In this episode, we look under the hood of the Fed’s massive, three-trillion-dollar expansion of its balance sheet, rationalized by officials as a necessary response to… what else? The pandemic. Fair enough.

But that’s not the end of the story. Whenever the Fed creates new reserves to purchase assets, it invariably claims that those reserves don’t “leak out” into the real economy. As this video proves, that claim is completely false. It all depends on how the Fed structures the transactions that ensue once new reserves are created and are spent on assets.

If the Fed buys an asset with $100 of reserves, it can structure the transaction so that no money reaches the real economy, or it can structure the transaction so that all of it reaches the real economy in the form of new bankmoney. This year, the Fed chose the latter route 96% of the time.

In other words, the Fed’s $2.9 trillion expansion of its balance sheet this year resulted in the creation of $2.8 trillion of new money in commercial bank accounts. Who exactly got that money?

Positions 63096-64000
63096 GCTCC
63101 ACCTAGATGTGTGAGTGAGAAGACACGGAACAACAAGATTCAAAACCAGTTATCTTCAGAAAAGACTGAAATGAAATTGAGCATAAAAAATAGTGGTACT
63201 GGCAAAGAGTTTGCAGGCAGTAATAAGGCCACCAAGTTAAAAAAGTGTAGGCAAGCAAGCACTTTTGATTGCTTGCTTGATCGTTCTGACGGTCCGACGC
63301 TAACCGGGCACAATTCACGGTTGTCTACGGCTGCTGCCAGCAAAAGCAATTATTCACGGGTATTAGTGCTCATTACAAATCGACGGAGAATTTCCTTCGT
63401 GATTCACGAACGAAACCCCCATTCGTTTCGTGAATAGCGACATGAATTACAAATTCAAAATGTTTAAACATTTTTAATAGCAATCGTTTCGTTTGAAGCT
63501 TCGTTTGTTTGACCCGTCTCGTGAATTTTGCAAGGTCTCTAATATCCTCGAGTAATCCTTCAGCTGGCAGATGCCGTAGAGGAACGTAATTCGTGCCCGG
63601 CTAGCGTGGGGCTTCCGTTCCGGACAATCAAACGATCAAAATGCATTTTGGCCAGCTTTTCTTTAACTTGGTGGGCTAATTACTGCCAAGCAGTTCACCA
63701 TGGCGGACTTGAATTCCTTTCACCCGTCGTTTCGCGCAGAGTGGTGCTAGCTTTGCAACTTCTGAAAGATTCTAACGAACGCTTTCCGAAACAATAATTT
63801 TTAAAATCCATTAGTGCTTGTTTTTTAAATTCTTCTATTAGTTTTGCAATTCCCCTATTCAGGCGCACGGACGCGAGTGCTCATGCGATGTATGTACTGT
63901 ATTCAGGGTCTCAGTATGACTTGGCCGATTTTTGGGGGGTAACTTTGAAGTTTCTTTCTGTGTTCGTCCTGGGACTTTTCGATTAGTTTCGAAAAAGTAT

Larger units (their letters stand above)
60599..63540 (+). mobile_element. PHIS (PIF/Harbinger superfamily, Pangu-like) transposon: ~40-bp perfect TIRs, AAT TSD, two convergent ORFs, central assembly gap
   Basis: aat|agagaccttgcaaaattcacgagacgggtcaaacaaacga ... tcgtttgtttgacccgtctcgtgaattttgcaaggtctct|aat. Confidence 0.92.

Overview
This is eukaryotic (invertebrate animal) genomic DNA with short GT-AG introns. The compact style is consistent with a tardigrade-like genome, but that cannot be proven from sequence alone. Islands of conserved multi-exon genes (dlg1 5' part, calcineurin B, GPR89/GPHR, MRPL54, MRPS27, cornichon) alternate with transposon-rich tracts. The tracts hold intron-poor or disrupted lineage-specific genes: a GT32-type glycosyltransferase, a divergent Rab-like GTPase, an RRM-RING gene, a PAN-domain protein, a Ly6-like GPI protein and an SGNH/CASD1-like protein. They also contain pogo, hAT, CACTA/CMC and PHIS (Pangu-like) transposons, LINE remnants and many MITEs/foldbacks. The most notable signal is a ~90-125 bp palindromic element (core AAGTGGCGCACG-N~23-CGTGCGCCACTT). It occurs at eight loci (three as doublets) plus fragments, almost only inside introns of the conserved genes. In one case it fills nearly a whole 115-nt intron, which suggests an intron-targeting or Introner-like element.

Stimulus checks only total around $0.2 trillion. That leaves more than $2.5 trillion sitting in commercial bank accounts–created by banks to accommodate the Fed–wholly unaccounted for.

Was the creation of $2.5 trillion in commercial bankmoney required by the pandemic too? Or would the Virus have thrown a scary tantrum if the Fed had gone the other way?

Stay tuned. This channel’s coverage of the biggest coup d’etat ever–a story largely ignored elsewhere–is just getting started.

LINK to Josh Maree’s book, “Debt by Design”…

Pay attention to Chapter 18. That’s where Josh shows you how the Fed’s Reserve Money / Bank Money QE shell game works.

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